Poem a Week: Katabasis

I seem to always be writing and rewriting the same poem, just with different stories and slightly different forms. Sorry about it. This is the shortest one I’ve probably ever written, because it’s an acrostic. The first letter of each word spells out the title. Katabasis is a Greek word which was often used to describe a descent into the underworld, typically as part of a hero’s quest, but, as we know, women can’t be heroes. So Persephone’s was a punishment, except I don’t think it was. I’ve never thought it was. I choose to reinterpret her story the way I do to all my favorite goddesses and fairy tale princesses and etc.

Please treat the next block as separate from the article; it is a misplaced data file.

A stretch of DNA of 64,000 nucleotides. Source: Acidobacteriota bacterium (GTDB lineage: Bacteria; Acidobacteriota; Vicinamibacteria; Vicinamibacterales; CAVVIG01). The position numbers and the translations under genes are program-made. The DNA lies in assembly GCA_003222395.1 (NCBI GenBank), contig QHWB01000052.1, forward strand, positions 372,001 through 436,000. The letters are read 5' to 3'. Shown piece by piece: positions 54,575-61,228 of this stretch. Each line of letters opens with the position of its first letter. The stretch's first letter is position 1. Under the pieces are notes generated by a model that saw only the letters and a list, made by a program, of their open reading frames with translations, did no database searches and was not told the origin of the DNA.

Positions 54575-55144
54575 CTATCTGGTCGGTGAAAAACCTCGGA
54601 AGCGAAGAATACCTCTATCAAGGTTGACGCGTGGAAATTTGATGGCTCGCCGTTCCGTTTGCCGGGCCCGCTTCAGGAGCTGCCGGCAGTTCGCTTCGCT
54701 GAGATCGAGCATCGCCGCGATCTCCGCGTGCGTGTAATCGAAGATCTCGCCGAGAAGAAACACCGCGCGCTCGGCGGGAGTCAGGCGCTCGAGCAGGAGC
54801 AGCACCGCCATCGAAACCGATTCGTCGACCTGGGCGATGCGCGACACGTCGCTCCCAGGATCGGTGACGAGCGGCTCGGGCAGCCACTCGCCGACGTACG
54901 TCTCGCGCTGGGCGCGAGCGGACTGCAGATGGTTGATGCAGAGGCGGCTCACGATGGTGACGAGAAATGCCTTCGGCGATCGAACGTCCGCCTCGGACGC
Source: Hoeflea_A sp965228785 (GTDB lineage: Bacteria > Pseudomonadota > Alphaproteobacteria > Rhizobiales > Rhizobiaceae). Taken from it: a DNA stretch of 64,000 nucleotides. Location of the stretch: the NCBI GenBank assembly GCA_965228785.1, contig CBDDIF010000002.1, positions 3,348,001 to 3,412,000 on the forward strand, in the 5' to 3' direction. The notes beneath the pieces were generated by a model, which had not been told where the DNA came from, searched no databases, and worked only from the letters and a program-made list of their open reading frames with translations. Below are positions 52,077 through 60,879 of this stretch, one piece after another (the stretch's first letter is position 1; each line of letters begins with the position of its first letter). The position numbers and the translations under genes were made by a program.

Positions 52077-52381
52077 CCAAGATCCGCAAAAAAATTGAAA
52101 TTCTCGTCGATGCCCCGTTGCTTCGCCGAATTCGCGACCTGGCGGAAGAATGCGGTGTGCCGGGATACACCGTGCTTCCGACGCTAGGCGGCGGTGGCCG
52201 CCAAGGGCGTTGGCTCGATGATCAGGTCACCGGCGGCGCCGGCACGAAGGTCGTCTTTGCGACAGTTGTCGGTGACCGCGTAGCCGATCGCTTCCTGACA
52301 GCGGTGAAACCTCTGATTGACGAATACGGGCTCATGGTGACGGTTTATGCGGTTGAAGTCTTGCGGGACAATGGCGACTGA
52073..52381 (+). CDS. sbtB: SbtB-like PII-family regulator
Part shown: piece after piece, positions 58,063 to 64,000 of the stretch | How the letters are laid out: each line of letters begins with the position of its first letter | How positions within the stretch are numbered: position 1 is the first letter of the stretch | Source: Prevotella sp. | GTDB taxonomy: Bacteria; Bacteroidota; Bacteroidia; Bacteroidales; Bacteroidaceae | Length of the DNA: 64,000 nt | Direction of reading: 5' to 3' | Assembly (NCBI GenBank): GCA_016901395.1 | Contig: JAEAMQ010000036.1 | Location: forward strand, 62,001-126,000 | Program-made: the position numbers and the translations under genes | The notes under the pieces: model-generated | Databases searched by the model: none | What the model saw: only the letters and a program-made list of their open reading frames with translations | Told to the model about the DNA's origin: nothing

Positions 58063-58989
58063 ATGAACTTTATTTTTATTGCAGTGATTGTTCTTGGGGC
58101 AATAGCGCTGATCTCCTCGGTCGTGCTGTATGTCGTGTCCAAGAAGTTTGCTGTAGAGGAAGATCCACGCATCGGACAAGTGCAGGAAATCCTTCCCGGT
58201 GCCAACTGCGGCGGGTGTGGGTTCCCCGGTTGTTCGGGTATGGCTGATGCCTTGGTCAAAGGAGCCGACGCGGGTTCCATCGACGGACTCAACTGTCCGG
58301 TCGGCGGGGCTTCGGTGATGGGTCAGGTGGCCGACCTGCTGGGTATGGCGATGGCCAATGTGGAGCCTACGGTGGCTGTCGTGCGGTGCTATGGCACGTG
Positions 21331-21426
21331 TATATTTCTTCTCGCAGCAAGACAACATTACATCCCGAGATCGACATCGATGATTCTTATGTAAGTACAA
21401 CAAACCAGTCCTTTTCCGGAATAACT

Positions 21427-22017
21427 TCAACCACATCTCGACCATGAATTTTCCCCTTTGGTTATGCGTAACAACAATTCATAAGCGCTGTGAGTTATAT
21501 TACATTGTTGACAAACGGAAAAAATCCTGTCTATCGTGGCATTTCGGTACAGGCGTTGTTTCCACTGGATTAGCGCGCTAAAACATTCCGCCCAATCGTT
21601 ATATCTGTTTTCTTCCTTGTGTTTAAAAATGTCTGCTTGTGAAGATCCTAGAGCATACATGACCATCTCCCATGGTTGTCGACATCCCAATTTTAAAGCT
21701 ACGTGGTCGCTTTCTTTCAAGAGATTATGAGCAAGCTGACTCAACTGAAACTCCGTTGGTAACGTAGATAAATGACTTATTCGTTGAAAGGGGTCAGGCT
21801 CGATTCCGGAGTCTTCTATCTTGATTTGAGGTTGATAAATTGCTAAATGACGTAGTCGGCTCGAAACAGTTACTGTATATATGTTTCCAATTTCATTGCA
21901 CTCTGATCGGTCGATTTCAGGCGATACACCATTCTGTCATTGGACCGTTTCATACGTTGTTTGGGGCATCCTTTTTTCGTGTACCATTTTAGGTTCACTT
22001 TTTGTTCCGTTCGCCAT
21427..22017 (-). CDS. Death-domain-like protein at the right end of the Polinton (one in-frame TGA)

Killing would be better, she thinks,
a clean break, a final severing.
To lie still and quiet,
away from those who make scrutinizing her into a job, insuring she plays her role.
Beckoning, Hades’ hand is the clearest thing she’s ever seen,
agonizingly real in a world where everything is spring green unreality.
Spreading on her palm seeds as red as the blood she’s often thought of shedding,
igniting the blood she’s not yet shed, an offering and a promise and a binding.
She lifts them to her lips, and she twines their hands, and she reaches out with the other and takes her own fate.

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